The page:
Thursday, January 8, 2009

Fight The Swagger!

Some real hip-hop heads fighting the swagger.

This is sorta sad. Sticky Fingaz is or at least was a great and influential rapper who's kinda been forgotten about by rap historians who forget that Bacdafucup preceded Enter the Wu-Tang: 36 Chambers by nine months. All That We Got Iz Us compares favorably to many of the classics of 94-95. Echos of his style can be heard in rappers as different as Pastor Troy and DMX. He's easily as important a figure as Raekwon or Buckshot or other lesser legends in that general tier. So it's a pity to hear dude wheezing in the booth about the evils of swag and Phantoms and girls at your video dancing. Although it isn't even as clear-cut as that, because the weedcarriers on the hook can't quite seem to figure out whether to be mocking swag or just claiming that "yall" don't have swag like their boss does, and therefore need said Phantoms, girls at yall's video dancing, etc. As I said before, the problem with swag isn't that it's a stupid idea, it's just that it's been left so undefined that guys like Sticky get the mistaken impression (perhaps from reading Jim Jones's Complex interviews) that rap's been overrun by a bunch of idiots who think draping designer scarves over their heads = swag = rapping greatness. Or as The Realest Rapper Alive, Styles said, "ain't nothing wrong with having style and swag and all that but I think all the guys are starting to be focused so much on the look and the way they are so much, that it almost make them like girls." Yes, perhaps rappers are way more fashion-conscious these days (although I don't see that at all, it's just that the styles have changed) , but that's not what swag means, or at least it's not what I mean by swag. Swag is when Sticky said in "Walk In New York" that "for what it's worth, we the triflest motherfuckers on the face of the earth" and for a moment makes you believe that it's literally true in a way that only a few rappers could. (For instance, Jay in his prime couldn't pull that line off; Havoc, on the other hand, probably could, but not quite as well.) Now swag, as I didn't clearly explain before, comes in all shapes and sizes and by all sorts of names; what's trill to you might sound country to me, what's grimy to me might sound spastic and cartoonish to you. (Basically I'm stealing this whole take on swag from FreeDarko.) But all types of swag have this in common, that they're one or another sort of charisma/conviction in what the rapper's saying. Swag doesn't have to be tough or gangsta; Talib has a nerdy sort of swag on 'Definition,' especially when he dismisses rappers who spit the epitome of stupidity. Large Professor has an indignant purist's swag on 'Fakin The Funk.' Chubb Rock had a magisterial, brassy baritone swag on 'Return of The Crooklyn Dodgers,' talking about postwar American history and the origins of crack. MF Doom has all kinds of swag.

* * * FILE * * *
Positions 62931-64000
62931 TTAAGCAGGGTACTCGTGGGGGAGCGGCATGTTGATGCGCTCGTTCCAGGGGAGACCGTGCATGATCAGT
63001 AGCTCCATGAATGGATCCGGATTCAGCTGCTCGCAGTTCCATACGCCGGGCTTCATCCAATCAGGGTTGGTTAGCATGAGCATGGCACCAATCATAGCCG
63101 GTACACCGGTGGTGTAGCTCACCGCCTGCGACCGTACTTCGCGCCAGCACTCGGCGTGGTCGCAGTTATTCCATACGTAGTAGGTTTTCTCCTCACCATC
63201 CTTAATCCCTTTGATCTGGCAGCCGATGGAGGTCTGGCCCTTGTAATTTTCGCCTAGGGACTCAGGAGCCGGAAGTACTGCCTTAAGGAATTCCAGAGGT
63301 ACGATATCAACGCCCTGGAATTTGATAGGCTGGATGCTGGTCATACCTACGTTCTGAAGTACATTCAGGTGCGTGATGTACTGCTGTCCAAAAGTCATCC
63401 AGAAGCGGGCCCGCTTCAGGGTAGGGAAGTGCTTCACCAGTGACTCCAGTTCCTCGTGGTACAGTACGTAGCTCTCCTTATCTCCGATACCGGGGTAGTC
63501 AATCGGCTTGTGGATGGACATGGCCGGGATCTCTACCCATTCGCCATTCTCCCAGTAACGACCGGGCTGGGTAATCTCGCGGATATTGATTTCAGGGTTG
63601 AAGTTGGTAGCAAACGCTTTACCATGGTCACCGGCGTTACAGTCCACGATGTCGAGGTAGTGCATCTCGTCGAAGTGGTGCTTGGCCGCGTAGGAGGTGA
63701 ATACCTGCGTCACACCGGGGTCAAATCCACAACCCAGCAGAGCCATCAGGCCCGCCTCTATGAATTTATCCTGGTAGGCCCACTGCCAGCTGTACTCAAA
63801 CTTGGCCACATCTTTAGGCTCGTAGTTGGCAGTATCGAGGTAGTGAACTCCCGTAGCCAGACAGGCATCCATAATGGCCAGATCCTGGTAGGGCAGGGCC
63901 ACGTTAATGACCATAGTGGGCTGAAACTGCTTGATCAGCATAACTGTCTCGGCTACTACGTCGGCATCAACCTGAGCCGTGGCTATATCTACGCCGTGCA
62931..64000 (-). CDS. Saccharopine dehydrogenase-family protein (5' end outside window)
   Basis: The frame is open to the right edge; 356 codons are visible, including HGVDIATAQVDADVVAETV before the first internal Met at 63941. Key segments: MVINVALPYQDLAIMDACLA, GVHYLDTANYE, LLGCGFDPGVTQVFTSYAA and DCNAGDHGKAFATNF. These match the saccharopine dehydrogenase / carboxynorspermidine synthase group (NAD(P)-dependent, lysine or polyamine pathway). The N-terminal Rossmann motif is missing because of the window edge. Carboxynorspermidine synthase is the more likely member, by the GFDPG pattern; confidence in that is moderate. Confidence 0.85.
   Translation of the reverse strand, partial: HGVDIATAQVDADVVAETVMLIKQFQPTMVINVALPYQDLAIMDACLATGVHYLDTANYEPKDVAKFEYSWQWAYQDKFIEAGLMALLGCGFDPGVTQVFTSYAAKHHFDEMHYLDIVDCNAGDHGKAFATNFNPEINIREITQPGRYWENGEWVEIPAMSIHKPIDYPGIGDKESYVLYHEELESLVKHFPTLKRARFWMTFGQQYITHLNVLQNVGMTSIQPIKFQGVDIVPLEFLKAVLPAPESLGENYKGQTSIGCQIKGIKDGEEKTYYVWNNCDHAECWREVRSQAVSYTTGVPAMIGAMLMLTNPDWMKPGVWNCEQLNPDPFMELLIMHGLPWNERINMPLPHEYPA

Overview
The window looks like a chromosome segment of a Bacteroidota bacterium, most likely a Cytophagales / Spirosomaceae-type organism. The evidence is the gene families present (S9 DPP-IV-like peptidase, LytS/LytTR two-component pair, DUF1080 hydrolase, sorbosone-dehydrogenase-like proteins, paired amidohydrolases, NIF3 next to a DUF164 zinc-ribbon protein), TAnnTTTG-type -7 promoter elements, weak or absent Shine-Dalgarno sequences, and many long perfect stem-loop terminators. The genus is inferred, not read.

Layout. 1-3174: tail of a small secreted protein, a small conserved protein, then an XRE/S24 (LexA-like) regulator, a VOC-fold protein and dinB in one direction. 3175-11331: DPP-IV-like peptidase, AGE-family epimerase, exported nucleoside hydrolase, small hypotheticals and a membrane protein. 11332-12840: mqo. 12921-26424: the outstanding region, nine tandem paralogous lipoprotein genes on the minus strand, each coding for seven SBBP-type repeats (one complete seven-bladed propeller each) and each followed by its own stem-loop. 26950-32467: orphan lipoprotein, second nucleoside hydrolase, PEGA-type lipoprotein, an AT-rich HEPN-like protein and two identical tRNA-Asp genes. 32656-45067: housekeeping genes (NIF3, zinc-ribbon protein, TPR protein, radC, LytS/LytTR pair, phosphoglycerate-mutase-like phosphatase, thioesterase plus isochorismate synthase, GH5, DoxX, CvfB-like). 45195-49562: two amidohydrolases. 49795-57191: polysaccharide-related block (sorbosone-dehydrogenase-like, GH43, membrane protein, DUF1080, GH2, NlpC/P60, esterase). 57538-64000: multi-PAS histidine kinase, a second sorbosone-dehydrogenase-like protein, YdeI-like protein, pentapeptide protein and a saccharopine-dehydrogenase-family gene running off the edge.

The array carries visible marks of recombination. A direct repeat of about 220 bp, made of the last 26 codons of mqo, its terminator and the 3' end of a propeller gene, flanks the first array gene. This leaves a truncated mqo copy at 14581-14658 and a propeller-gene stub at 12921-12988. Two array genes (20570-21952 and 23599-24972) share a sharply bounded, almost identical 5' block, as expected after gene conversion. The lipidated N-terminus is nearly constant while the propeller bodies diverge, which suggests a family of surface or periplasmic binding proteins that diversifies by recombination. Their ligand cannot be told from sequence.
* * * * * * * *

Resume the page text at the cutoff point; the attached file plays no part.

Now, some rappers lack swag; Lupe, for instance, comes off to me on most of his songs as an annoying, pretentious, obnoxious individual. Luda's swag has mostly evaporated. Kanye tries very hard to pull off a defiant, arrogant sort of swag on 'Can't Tell Me Nothin,' but miserably fails, especially when he encourages haters to eschew fixing their lips like collagen and then say something when they gon' end up apologin. And not because that's a horrible line, although it is, but because when he says it he sounds like some pissed-off gay guy who's just been told that his jeans are too tight. You give that line to Diddy, it'd still be a stupid line but he'd make it funny at least; that's because Diddy's only mildly annoyed by the people he sees as his haters, not, like Kanye, obsessed with them. Again, swag's a horribly vague concept in need of a ton of clarification, and in the cases of guys like Jim Jones and Rocko and Shawty Lo and at times Gucci Mane, rappers who think they can get over just by finding a crappy ad-lib to repeat, that is, doing bad imitations of Jeezy circa 2005-6, it's led to some atrocious music. But it's not a bad thing.


Badmon3333 said...

Wow. Well, I mean, Sticky had to do SOMEthing after Kern Little took two in the chest on 'The Shield.' But this probably isn't it.

I tend to view 'Bacdafucup' as more of a grimy-based novelty record, and 'All We Got Iz Us' as Onyx's best album. It's definitely superior musically speaking, and took that grimy sound down a dark alley.

tray said...

You mean his acting career's over too? And yeah, I agree, All We Got Iz Us is definitely their best album. But Bacdafucup is an important milestone in New York's turn away from the Native Tongues and towards the golden age of reality rap, whereas the really crappy pop rap histories will say that New York was dead or something until Wu-Tang revived it, and then everyone went and followed their blueprint, etc.

Badmon3333 said...

"... an important milestone in New York's turn away from the Native Tongues and towards the golden age of reality rap..."

I agree. In fact, I'd say it was a record-a-year combo leading UP to '36 Chambers':

1992: 'Stunts, Blunts & Hop'
1993: 'Enta Da Stage'
1994: 'Bacdafucup'... Gangstarr's 'Hard to Earn' that year, too.

Badmon3333 said...

Whoops, well, '36 Chambers' came out after 'Bacdafucup'

tray said...

How was Stunts and Blunts a milestone in the turn towards reality rap?